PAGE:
South African public healthcare workers dispersed into the buzzing streets of Johannesburg’s Yeoville neighbourhood on Friday as Africa’s worst virus-hit country rolled out mass door-to-door testing for COVID-19.
Armed with screening questionnaires and testing kits, medics and volunteers set up their testing station on the front porch of a block of flats in the gritty business neighbourhood.
Nurse Xola Dlomo told AFP they were asking one resident to mobilise fellow flat dwellers to come for screening and tests.
“They’ve been coming for screening and they are even open to testing if they have symptoms,” Dlomo said.
Already in a 21-day lockdown, South Africa is now embarking on the widespread testing and quarantine campaign involving some 10,000 field workers who are being sent out into homes in villages, towns and cities to screen for symptoms.
The testing plan to break the chain of infection appears to be modelled on the South Korean strategy which saw the Asian country bring the outbreak under control.
In Yeoville — a crime-prone area in Johannesburg’s hardscrabble central business district — eight small groups have been dispatched across an area covering one square kilometre.
“The health of our people is our first consideration,” said Kegorapetse Ndingandinga, overseeing the Yeoville team.
Scaling up testing
With his head tilted back, 58-year-old Michael Moshone, braced for his nasal swab, seated on a brick staircase in Yeoville.
“It is a little bit uncomfortable but you’ve got to be strong… because you want to know exactly what is going on with you,” Moshone, wrapped in a green, gold and black scarf, said after his sample was taken.
Before the rollout of mass screening and testing, more than 47,500 tests had been performed, 6,000 of them at public health centres.
But for Health Minister Zweli Mkhize that number is too low for a country of 57 million people where several millions have underlying conditions such as HIV and TB.
The turnout was slow on the first day, Dlomo said.
But for Moshone who has lived in the area for 26 years, the trickle of people is no surprise.
It reminds him of the early 1990s when HIV first emerged in the country, which now has the world’s highest HIV prevalence rate.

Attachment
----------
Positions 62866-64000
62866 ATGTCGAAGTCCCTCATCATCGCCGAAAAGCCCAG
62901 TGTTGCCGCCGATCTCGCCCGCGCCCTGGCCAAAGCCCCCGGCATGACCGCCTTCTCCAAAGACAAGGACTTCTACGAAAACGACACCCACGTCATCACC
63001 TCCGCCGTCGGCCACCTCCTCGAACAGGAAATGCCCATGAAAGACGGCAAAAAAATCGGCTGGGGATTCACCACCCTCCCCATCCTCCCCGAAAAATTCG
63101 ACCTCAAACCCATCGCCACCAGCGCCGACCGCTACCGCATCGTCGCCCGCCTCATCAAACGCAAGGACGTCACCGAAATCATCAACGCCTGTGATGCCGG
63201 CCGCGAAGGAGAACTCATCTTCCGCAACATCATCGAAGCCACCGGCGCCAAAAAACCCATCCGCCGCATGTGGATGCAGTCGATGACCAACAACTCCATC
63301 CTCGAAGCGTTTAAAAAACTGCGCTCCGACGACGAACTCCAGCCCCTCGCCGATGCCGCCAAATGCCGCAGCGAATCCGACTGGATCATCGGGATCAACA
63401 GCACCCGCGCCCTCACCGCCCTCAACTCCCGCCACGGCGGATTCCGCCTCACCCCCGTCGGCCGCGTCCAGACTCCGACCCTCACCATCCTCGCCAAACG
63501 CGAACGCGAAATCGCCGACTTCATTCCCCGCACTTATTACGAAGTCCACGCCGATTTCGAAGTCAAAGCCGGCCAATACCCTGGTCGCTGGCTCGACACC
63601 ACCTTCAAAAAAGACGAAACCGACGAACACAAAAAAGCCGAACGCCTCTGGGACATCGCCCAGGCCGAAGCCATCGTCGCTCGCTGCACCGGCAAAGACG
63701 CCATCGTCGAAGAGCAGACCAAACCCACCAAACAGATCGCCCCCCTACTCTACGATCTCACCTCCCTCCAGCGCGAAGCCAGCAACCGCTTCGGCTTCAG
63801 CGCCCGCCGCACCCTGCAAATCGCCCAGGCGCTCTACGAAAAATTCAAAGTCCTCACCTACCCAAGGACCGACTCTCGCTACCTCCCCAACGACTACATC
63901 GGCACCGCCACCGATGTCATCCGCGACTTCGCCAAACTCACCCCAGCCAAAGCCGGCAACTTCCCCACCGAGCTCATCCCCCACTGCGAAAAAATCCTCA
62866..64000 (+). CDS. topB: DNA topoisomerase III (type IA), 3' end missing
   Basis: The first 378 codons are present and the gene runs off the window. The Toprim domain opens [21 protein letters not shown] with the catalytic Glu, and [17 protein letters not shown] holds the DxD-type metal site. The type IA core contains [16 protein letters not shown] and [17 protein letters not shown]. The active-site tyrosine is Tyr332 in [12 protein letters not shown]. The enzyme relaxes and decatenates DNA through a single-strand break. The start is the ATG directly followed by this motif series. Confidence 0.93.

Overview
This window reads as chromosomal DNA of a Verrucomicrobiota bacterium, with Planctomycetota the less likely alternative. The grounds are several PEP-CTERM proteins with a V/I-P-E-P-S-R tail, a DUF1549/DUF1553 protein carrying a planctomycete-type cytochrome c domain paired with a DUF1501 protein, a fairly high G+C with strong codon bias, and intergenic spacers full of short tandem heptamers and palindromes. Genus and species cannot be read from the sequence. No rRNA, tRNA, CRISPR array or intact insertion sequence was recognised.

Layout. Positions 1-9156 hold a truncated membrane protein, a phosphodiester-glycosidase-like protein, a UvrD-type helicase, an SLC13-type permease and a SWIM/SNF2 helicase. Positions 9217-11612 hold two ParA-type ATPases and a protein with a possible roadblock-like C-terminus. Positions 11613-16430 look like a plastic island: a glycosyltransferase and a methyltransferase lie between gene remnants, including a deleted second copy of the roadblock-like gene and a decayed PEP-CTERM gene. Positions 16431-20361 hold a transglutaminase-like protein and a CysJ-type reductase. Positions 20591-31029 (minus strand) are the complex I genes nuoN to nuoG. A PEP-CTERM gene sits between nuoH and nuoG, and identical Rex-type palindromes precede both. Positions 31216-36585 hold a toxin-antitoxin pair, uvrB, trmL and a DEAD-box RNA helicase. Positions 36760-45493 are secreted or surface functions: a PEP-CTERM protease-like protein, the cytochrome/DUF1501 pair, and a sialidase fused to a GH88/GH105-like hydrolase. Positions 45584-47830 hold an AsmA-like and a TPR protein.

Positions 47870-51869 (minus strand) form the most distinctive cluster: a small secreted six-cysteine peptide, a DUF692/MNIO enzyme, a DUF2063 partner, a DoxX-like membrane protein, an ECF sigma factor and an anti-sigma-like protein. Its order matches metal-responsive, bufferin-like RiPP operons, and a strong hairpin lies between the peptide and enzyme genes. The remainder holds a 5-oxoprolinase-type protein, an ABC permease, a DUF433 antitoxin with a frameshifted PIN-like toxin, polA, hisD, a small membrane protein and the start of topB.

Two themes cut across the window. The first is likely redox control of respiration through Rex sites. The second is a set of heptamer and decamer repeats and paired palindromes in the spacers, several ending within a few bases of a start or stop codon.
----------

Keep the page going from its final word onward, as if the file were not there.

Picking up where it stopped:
“In South Africa, this thing is like HIV because when HIV started here… we didn’t take it seriously until we saw people dying,” he said.
But Dlomo is hopeful that visibility of heath care workers in communities will push people to realise “that this thing is serious and they need to take precautions”.
World Health Organisation technical officer Mary Stephen told AFP that based on how the virus has spread through other countries, governments are urged to scale up public awareness, surveillance and medical care.
South Africa’s public National Health Laboratory Service (NHLS) has secured 67 mobile vans to ramp up testing across the country.
Currently the state will be able to carry out 5,000 tests in 24 hours at 10 laboratories countrywide, but at full capacity it can process 30,000 tests each day.
Calm before storm
The country is currently observing a 21-day lockdown patrolled by the police and military, a perfect time to carry out the mobile testing, according to the health minister.
But the lockdown is little respected in the densely-populated Yeoville.
“They don’t want to isolate themselves inside their houses. They come out with their kids, they don’t care,” said Masechaba Motaung, pointing at a busy street.
“They take this virus as if there is nothing happening.”
Police have used rubber bullets, teargas and whips to force people to maintain social distancing and force people back into their homes.
While South Africa has so far only reported 7 deaths and 1,505 infections, Mkhize has warned that the relatively small growth in numbers was perhaps “the calm before a heavy and devastating storm”.